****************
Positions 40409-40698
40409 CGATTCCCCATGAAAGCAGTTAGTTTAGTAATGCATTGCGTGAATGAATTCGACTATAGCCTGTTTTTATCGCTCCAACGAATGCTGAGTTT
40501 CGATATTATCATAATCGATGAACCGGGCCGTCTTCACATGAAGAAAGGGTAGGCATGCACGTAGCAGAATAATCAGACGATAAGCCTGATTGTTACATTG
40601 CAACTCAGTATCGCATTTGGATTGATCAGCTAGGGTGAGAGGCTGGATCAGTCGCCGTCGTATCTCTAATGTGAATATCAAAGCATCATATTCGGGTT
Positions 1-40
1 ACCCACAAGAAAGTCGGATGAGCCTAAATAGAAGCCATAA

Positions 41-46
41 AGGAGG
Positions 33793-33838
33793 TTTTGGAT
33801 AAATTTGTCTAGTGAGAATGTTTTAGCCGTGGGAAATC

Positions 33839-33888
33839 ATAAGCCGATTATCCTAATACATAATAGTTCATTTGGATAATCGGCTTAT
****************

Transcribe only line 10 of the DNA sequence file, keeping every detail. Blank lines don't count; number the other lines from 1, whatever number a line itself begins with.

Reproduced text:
33793 TTTTGGAT